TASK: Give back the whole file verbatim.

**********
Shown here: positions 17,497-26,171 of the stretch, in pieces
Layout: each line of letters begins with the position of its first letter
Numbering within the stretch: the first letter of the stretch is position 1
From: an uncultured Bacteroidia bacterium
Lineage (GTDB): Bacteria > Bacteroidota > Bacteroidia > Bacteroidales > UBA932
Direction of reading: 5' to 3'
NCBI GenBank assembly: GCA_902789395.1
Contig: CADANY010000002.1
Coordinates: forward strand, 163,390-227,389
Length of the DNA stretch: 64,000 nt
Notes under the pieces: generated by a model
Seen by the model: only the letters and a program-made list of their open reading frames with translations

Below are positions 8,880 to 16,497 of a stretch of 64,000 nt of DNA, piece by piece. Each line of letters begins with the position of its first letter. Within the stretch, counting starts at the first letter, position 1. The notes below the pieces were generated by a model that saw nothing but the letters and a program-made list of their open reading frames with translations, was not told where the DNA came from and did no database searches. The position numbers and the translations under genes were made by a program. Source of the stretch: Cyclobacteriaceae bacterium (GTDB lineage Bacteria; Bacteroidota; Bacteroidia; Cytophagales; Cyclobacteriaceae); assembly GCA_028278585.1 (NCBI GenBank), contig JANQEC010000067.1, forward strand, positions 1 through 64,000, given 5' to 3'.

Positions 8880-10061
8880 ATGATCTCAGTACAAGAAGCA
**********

Shown here: positions 17,497-26,171 of the stretch, in pieces
Layout: each line of letters begins with the position of its first letter
Numbering within the stretch: the first letter of the stretch is position 1
From: an uncultured Bacteroidia bacterium
Lineage (GTDB): Bacteria > Bacteroidota > Bacteroidia > Bacteroidales > UBA932
Direction of reading: 5' to 3'
NCBI GenBank assembly: GCA_902789395.1
Contig: CADANY010000002.1
Coordinates: forward strand, 163,390-227,389
Length of the DNA stretch: 64,000 nt
Notes under the pieces: generated by a model
Seen by the model: only the letters and a program-made list of their open reading frames with translations

Below are positions 8,880 to 16,497 of a stretch of 64,000 nt of DNA, piece by piece. Each line of letters begins with the position of its first letter. Within the stretch, counting starts at the first letter, position 1. The notes below the pieces were generated by a model that saw nothing but the letters and a program-made list of their open reading frames with translations, was not told where the DNA came from and did no database searches. The position numbers and the translations under genes were made by a program. Source of the stretch: Cyclobacteriaceae bacterium (GTDB lineage Bacteria; Bacteroidota; Bacteroidia; Cytophagales; Cyclobacteriaceae); assembly GCA_028278585.1 (NCBI GenBank), contig JANQEC010000067.1, forward strand, positions 1 through 64,000, given 5' to 3'.

Positions 8880-10061
8880 ATGATCTCAGTACAAGAAGCA